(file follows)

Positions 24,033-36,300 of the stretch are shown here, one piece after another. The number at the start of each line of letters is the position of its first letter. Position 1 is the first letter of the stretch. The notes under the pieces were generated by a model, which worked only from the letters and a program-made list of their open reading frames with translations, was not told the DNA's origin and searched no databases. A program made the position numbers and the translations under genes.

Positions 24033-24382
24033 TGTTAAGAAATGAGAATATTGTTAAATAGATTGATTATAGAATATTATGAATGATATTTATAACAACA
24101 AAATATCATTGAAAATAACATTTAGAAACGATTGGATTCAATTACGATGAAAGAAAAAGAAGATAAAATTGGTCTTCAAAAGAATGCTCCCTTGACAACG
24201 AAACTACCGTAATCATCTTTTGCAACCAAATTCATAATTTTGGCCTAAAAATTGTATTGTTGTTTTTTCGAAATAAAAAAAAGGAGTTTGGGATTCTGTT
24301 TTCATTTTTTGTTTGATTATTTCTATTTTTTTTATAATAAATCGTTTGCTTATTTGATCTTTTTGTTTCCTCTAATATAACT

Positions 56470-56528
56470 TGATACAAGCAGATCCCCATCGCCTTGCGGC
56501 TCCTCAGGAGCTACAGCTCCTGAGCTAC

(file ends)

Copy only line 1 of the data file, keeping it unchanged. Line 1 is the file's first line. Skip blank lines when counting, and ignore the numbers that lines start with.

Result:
Positions 24,033-36,300 of the stretch are shown here, one piece after another. The number at the start of each line of letters is the position of its first letter. Position 1 is the first letter of the stretch. The notes under the pieces were generated by a model, which worked only from the letters and a program-made list of their open reading frames with translations, was not told the DNA's origin and searched no databases. A program made the position numbers and the translations under genes.